For the most part, not much has changed about the Kirby series — many of its titles are fairly straightforward platformers in which your main ability is to suck up enemies and acquire their powers. It's not until somewhat recently that the development teams started trying different things, and one can certainly make a case saying that Kirby & The Amazing Mirror was one of the first games to truly do so.
At its core, this is still quite similar to a traditional Kirby game. The pink fluffball still has the power to steal enemies' moves, after which he can use them against their original owners, and he has his usual move set that includes slide attacks, the power of flight and more. However, the rest of the game is a bit different from its predecessors — this time, you don't go through relatively short levels one by one, rather, you explore one giant, interconnected world divided into several areas, not unlike a certain other Nintendo series which features a female bounty hunter.
The game's many areas are not simply a collection of small, easy rooms you can quickly run through — each of them features several puzzles, alternate paths and secrets to discover; there are many times where you will need a particular ability to progress, which can lead to frequent backtracking. Each area also has several mini-bosses, but you'll have to find and defeat the main boss in each area to truly clear it and get one step closer to unlocking the grand finale.
Unfortunately, this doesn't work as well as you might imagine. Although there is a hub world which is connected to many of the other areas, it's not actually connected to all of them — you'll have to take unnecessarily long, confusing paths through other areas when it could've been as simple as having a locked door in the hub open upon defeating a boss.
Backtracking can also be quite frustrating, as many of the rooms tend to blend together; they don't have particularly interesting features and can thus be hard to find your way back to. There is a map which should make this easier, but in practice it's not particularly useful, as it resembles nothing more than a bunch of squares connected with lines.
On top of the Metroid-esque gameplay, there are also a few other additions. An expected — though ultimately minor — inclusion is the addition of a few new abilities; making their début here are Cupid, Missile, and Smash, which all, regretfully, have since barely made any appearances. The Smash ability is particularly cool, as it gives Kirby his Super Smash Bros. move set and can be acquired from an enemy that might be familiar.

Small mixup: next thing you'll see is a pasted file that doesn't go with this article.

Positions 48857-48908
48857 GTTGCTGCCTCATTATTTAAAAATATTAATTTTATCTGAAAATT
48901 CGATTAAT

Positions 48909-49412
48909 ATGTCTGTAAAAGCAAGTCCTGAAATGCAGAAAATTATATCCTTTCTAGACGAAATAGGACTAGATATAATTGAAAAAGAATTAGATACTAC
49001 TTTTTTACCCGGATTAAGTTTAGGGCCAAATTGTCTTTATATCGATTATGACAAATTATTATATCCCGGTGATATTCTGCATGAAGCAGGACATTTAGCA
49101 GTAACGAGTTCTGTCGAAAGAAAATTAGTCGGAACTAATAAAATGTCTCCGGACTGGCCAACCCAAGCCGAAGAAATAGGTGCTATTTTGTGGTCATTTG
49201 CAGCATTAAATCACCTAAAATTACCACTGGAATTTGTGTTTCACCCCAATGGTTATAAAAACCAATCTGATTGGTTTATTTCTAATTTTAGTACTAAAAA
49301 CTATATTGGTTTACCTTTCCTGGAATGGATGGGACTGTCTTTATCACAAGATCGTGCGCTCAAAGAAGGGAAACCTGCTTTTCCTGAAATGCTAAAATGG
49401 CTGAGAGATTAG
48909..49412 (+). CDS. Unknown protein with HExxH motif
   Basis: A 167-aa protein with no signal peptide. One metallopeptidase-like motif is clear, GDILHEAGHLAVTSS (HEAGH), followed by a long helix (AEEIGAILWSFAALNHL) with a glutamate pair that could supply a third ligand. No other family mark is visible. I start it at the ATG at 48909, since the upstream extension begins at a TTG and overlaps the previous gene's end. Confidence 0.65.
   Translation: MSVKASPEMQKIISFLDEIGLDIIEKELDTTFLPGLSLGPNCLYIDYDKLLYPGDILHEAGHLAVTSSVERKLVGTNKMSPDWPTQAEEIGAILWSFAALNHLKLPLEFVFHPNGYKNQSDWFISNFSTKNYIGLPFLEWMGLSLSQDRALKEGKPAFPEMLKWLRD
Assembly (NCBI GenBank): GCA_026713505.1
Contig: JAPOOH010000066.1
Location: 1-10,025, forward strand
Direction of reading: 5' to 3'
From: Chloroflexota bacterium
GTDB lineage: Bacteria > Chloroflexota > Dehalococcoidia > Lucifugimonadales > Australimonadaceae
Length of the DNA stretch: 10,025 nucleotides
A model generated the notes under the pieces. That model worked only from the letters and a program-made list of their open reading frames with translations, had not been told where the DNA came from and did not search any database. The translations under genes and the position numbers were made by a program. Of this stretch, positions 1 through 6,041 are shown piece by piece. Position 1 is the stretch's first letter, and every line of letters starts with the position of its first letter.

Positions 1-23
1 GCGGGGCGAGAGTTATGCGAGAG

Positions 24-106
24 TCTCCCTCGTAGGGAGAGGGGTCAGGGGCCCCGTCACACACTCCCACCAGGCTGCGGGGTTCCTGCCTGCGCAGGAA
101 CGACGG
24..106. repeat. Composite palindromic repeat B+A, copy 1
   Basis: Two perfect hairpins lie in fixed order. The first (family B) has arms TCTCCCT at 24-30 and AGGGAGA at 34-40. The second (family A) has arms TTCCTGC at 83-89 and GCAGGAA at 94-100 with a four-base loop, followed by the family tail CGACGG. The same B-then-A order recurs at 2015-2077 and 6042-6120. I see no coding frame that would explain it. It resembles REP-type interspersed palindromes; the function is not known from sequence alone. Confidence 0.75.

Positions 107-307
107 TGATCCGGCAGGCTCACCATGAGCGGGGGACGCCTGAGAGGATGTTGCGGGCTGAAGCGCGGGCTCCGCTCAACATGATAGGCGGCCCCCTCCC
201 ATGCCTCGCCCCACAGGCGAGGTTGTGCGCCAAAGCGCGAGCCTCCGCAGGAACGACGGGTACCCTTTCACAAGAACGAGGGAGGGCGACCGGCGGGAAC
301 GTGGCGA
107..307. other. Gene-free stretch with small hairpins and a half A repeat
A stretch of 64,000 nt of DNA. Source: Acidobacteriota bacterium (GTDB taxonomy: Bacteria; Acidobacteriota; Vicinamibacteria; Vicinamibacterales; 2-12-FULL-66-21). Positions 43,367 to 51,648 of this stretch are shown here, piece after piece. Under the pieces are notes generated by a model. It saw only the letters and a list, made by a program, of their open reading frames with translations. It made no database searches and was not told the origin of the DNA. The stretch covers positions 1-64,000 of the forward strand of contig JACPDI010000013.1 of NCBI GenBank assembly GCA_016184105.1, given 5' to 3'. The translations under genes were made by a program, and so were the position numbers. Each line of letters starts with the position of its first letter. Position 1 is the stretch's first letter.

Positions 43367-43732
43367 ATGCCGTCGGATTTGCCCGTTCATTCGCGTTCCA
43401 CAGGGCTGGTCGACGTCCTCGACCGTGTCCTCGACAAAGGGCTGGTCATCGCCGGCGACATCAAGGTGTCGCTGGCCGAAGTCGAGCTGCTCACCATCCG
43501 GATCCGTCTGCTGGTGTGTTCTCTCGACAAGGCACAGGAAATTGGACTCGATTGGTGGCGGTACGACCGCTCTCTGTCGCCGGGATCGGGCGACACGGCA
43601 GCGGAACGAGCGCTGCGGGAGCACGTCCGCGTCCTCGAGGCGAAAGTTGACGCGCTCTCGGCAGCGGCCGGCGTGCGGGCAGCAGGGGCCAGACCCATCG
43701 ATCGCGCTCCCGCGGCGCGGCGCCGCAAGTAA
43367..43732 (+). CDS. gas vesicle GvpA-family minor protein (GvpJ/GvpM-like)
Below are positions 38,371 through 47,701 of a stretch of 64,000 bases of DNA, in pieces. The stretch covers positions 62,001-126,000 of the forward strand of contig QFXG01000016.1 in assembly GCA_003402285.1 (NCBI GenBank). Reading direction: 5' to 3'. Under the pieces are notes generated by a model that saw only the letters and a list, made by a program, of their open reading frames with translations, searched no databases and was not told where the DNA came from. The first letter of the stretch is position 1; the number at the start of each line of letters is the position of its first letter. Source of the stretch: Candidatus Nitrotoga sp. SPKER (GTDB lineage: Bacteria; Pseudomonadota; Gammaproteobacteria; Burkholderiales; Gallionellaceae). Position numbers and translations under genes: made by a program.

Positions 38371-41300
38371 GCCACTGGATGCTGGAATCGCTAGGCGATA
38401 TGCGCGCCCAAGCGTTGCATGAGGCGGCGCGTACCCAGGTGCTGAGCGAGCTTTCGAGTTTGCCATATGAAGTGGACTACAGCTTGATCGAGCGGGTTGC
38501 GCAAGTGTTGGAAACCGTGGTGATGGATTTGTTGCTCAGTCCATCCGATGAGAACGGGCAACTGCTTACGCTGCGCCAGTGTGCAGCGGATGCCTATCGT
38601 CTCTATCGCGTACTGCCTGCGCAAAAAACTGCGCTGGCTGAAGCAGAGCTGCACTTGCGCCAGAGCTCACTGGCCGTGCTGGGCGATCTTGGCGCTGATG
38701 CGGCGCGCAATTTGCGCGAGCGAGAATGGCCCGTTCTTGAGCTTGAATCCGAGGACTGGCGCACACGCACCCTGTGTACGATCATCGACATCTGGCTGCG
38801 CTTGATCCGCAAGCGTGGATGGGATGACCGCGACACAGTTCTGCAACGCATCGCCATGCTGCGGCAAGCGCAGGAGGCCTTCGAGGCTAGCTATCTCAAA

Another addition which is — or at least was — more important is the cell phone, which Kirby can pull out any time to call some friends over; these make their appearance in the form of differently coloured Kirby clones. Unfortunately, this feature is practically completely useless in the Wii U Virtual Console release, as it was largely intended for local multiplayer with other GBA owners.
Originally, when playing multiplayer, each player would get to control a Kirby, and all of them could either work together or go off their own way and do whatever they wanted, even being able to go to completely opposite ends of the game world. You can still summon some AI-controlled Kirbys, but it's just not the same — they're as dumb as a bag of bricks and will rarely, if ever, do what you want them to, which can lead to much frustration. Similarly to Kirby Super Star, this game also includes a few simple minigames, but just like the cell phone these were largely intended for multiplayer, meaning you won't get a whole lot out of them.
One area which Kirby games almost always excel in is graphics and music, and Amazing Mirror is no exception, with the expected cute, colourful characters, locales and catchy tunes. It is largely in part to this usual Kirby charm that this game is still decently enjoyable.
While the Metroid-esque gameplay is a refreshing change of pace for the Kirby series and works well in some parts, it also fails in others. The Metroid games have backtracking as well, yes, but it's not nearly as frequent and annoying as it is here. While the multiplayer features of the original release were optional, it can't be denied that the game was at least somewhat built around the multiple Kirby aspect, making it an absolutely shame that none of those features can really be enjoyed in this release. As it stands, this is still a moderately enjoyable Kirby title, but there are plenty of other, better alternatives out there.